12. RJ says:

    The USPS has stolen a CD and two small Nintendo DS-related items that were in transit to me. The CD had a tracking number, but they simply changed status to “delivered” after I phoned to ask why the disc sat in the warehouse for a week.

    • sean says:

      I KNOW all about that CD! Word gets around quick amongst us thieving postal employees!  All the mailmen here in NJ are laughing about the guy who stole your CD and Nintendo stuff. Wait til you see what we take from your mail next!

  13. David Newman says:

    Well, it is usual to use the Post Office in the UK, it is usually pretty safe. But in this case I would have sent it registered post. And don’t assume no one at Tomb Street sorting office wouldn’t have heard of the Game of Thrones – particularly if he posted it at the time everyone was distracted by riots in East Belfast between the sorting office and the Titanic Paint Hall where the show is shot.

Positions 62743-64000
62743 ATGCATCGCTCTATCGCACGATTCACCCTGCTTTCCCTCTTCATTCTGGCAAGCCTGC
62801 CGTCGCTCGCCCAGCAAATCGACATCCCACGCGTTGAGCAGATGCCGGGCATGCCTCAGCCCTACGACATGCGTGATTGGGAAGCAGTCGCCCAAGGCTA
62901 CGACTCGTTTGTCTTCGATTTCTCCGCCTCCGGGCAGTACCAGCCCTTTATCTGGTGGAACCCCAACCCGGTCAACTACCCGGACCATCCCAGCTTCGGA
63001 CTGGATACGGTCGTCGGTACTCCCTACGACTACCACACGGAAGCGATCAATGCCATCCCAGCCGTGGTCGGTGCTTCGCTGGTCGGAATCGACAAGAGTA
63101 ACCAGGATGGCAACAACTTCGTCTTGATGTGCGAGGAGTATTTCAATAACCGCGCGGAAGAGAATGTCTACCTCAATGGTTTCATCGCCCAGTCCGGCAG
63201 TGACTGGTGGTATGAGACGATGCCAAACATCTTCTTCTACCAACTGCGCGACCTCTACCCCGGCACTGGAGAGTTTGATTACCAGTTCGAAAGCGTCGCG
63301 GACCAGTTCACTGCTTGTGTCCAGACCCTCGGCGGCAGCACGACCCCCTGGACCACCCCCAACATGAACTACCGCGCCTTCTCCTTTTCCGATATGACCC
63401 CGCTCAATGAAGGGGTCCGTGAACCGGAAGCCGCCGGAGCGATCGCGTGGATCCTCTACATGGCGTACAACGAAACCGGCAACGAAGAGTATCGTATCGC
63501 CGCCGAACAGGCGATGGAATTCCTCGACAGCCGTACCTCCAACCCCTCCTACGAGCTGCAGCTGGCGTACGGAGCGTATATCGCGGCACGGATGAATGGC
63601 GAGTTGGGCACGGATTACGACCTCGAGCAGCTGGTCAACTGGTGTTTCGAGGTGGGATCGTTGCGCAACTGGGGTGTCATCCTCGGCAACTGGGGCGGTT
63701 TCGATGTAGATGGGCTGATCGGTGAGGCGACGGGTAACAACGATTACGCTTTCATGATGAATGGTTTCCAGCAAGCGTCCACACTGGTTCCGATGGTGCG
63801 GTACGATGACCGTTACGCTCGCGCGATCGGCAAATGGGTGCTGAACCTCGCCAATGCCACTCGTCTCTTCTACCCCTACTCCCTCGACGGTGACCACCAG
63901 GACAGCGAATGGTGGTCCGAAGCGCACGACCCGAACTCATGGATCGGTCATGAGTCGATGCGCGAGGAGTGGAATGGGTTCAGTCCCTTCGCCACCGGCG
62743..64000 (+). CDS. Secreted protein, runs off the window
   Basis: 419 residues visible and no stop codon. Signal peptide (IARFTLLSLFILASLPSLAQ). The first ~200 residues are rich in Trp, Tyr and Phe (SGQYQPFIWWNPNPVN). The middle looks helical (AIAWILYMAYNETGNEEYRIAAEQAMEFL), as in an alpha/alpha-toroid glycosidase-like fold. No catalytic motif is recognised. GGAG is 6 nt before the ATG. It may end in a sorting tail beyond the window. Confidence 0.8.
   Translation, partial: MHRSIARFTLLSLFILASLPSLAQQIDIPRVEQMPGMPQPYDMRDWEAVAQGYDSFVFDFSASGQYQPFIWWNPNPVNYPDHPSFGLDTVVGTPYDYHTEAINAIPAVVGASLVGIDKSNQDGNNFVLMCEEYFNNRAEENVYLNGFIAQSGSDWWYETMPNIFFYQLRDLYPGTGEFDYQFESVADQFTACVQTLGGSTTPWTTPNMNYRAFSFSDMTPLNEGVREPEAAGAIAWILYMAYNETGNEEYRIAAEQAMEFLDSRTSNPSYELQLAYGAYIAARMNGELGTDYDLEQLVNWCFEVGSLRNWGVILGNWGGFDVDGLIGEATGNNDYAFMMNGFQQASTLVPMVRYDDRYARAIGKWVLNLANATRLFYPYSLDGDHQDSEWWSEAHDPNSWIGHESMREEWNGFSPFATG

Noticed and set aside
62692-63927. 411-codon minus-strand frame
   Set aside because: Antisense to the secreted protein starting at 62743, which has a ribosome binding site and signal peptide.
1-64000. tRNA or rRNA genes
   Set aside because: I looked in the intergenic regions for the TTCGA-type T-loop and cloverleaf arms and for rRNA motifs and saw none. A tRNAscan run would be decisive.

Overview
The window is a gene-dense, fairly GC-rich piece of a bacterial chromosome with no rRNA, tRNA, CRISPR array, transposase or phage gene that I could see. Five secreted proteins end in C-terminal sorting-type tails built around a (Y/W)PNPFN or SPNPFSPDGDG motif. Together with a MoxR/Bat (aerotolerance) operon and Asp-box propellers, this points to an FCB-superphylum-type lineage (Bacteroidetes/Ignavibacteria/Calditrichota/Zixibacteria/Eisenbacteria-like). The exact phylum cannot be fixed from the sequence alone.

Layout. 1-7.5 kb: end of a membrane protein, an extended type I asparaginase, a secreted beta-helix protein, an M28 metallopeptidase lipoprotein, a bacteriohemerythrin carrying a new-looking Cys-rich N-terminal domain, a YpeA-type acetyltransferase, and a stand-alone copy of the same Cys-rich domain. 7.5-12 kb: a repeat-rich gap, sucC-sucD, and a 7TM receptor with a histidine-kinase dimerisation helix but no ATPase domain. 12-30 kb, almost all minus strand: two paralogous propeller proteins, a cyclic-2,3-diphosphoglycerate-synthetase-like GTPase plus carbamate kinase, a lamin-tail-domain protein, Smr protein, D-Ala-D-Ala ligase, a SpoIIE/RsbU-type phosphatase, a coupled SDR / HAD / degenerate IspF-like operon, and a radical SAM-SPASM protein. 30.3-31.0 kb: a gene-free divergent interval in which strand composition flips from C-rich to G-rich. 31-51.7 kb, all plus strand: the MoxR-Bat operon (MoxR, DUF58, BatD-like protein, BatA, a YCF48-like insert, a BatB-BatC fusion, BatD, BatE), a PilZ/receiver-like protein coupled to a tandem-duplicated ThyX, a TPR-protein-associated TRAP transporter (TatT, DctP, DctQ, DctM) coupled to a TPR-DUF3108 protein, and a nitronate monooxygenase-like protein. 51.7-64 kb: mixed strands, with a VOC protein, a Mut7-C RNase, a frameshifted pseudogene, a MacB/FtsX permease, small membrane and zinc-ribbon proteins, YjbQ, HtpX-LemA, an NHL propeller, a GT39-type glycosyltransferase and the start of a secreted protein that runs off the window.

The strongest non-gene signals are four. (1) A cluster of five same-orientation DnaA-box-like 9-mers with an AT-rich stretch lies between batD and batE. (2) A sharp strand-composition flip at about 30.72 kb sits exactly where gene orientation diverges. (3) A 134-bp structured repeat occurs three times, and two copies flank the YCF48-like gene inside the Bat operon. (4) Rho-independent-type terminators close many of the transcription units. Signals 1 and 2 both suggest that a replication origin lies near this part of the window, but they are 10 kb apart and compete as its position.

14. thebelgianpanda says:

    I just sent this link to my wife, saying I was surprised it wasn’t declared and insured for the amount they thought they would get at auction.  Her response was:

    “Yeah, that’s like Stark stupid”

  15. Some irony here about grrm whining about Lost… 

  16. arbitraryaardvark says:

    they could auction off the letter and the empty plastic bag. might get more than they expect.

  17. sockdoll says:

    Never attribute to malice that which can be adequately explained by incompetence.

  18. S B says: